From the first sparkling moments of “Perfect Strangers,” it’s apparent that Robert Ellis has found a more pop-forward take on the Americana-leaning songwriter aesthetics of his critically acclaimed The Lights From The Chemical Plant. What takes a few more songs to realize, though, is that his self-titled follow-up is — even more profoundly — a deep dive into love’s dissolution, sexual freedom, and its inherent emptiness. Ahhh, the eternal conundrum of wanting the chimera and yet never quite being able to embrace the cracks.
Like Richard Ford’s 38-year old divorced protagonist Frank Bascombe in The Sportswriter, who “still believes in the possibilities of passion and perfection,” Ellis is willing to seek, but also can’t help but see the shortfalls, empty emotional pockets and romantic distrust fed by disappointment. His pain makes for a compelling song cycle in a world where modern love has never been more challenged, or rewarding.
And it’s not just his pain, either. The sweeping “California” takes the ebullient rush of wide-eyed romance and scrimping to make it work into the desolation of a woman packing up again, knowing all was for naught and the splinters of her broken heart is all the kindling left to spark a new life. Like Andrew Wyeth’s Helga, stretching across that vast field reaching for what we shall never know, the heroine knows her survival is up to her; love will be what she’s brave enough to make it.
Then there’s “Amanda Jane.” With whispery vocals — and a light tropical breeze imbued by brushes on high hat — Ellis’ lyrics evoke John Prine’s “old trees grow stronger every day” from “Hello in There” as he paints the picture of a woman who can’t be healed by love. Suggesting that in the wearing nature of life, it’s believing in what’s impossible that foments relationships that are based on projected ideals and creates the irreparably broken hearts even Jesus can’t save.
Complex stuff, considering love’s myriad facets; it’s more than merely a dire wasteland. For Ellis, whose own marriage ended in divorce, it is a tabula rasa, sorting through things noticed, learned, tripped over.
“The High Road” opens with a bit of minor-keyed Segovia-invoking guitar and churlish bowed string ominousity, as Ellis confesses, “The high road is closed for repairs/nobody cares about songs any more/My enemies are passing me by, and I don’t know that I/could keep up anyway … ” The frustration and recognition is palpable, as the state of Ellis’ truth is one of grave pain and white-knuckled dignity. The Bela Fleck-invoking jazz guitar sculpture “Elephant” almost shouts to the truths and treasons of notions run aground, failure’s jagged edges, feelings crashing into each other — and the tangled truth of desire’s many tentacles. It melts into the Belle Epoque string-driven “You’re Not the One,” in which a creamy vocal marvels at how tortured one can be by dreams of a woman who lingers in spite of being left.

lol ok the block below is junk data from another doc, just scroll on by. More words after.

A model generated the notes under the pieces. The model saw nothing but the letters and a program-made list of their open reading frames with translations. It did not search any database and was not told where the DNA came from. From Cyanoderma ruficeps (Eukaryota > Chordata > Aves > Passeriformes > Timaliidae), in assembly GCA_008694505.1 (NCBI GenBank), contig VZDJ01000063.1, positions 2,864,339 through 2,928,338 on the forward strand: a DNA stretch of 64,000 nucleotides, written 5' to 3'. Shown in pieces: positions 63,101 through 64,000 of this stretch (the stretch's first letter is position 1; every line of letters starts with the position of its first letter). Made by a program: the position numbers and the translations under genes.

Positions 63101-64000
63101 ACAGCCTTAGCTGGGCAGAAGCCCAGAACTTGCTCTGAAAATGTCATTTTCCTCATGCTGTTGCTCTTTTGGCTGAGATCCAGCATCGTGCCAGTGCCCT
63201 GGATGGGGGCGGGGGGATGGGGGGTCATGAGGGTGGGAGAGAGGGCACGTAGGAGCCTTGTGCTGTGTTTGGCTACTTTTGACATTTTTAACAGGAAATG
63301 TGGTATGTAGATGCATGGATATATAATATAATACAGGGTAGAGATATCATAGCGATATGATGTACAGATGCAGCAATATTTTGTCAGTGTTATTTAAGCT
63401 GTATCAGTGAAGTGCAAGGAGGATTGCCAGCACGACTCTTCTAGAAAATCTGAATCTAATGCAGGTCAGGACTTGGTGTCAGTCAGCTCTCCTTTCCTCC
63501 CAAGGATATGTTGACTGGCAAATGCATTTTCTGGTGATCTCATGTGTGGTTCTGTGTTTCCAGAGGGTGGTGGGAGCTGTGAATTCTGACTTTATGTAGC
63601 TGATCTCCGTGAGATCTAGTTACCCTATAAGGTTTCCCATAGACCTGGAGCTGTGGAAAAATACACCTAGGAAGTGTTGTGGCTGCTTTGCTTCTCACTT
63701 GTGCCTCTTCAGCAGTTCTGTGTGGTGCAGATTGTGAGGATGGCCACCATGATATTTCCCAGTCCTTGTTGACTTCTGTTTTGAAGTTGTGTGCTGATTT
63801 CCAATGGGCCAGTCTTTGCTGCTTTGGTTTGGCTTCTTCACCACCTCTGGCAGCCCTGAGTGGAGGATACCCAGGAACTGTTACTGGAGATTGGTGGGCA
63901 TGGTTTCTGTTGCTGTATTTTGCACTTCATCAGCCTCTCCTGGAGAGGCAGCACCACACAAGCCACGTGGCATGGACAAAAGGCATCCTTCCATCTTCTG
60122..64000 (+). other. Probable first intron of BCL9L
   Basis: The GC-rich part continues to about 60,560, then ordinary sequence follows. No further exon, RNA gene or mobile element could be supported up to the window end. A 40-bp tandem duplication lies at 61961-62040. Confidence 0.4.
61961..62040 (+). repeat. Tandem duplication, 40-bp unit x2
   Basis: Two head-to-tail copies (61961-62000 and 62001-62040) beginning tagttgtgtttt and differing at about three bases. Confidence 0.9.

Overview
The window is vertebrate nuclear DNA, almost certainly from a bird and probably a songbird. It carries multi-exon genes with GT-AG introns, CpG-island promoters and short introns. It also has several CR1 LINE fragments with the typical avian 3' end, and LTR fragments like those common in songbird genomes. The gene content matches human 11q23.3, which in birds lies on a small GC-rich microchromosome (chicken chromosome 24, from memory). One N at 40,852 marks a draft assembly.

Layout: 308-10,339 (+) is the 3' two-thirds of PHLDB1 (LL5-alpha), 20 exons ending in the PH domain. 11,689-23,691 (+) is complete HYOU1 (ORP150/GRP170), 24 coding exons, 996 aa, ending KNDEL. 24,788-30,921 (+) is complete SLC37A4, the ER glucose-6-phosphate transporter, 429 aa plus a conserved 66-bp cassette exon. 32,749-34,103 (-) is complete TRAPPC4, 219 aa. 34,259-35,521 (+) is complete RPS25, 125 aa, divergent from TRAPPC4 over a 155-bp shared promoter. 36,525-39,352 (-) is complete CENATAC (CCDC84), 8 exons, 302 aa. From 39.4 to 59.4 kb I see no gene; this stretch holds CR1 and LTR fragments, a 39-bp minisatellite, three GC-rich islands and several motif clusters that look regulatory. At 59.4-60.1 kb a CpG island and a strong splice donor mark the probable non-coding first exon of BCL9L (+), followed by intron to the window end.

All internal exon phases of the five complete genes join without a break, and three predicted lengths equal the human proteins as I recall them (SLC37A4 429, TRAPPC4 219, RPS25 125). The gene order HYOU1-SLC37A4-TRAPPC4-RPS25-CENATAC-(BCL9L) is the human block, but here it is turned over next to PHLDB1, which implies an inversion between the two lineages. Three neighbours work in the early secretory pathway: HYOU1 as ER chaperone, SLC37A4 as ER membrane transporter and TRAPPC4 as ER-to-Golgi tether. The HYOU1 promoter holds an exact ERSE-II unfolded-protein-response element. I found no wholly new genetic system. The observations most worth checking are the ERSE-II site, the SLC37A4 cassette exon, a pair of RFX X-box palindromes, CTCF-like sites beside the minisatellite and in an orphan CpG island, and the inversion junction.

That same woman may or may not be the same one who haunts the last track. As piano chords drop chop-chop-chop on “It’s Not Okay,” Ellis confesses he knows this forbidden love — who is not the one he’s promised to but must have all the same —consumes him. The song plays like Joe Jackson at his most terse or Ben Folds at a beat poet temple, with jazz progressions spiriting lines like “Maybe I’m destined to repeat myself forever/Don’t you think I’d learn from my mistakes/It’s not okay that I don’t even hide it/Just don’t care anymore.” The guitar notes flay at the frustration, build and burst into the sort of denied-passion release that made Hendrix pull listeners closer. The consummation of need, want, desire is its own climax, Ellis’ aural equivalent of whatever rogue romance dogged him in all his more pastoral and Hallmark moments realized. Like the abstract instrumental, “Screw,” what is said without words in the freeform, improvisational coda is as eloquent as the song’s so carefully constructed lines — right down to the hushed section that echoes the cloud of nothing and ether that follows the most satisfying coitus.
Love, like cogent lust, is never easy. Here, Ellis wrestles with the notion of monogamy, denial, (im)possibility — and refuses to relinquish the yearning for that certain mouth, those fingers carving tracks across his back. It is a bottomless well, and yet, the falling and the drowning is its own state of being. Adult. Serious. Real. This is not a record for children, those who believe in fairy tales, or those who wish to look the other way. Robert Ellis has stared into the sun of carnal reality, told the hard truth and emerged battered for the wear. — HOLLY GLEASON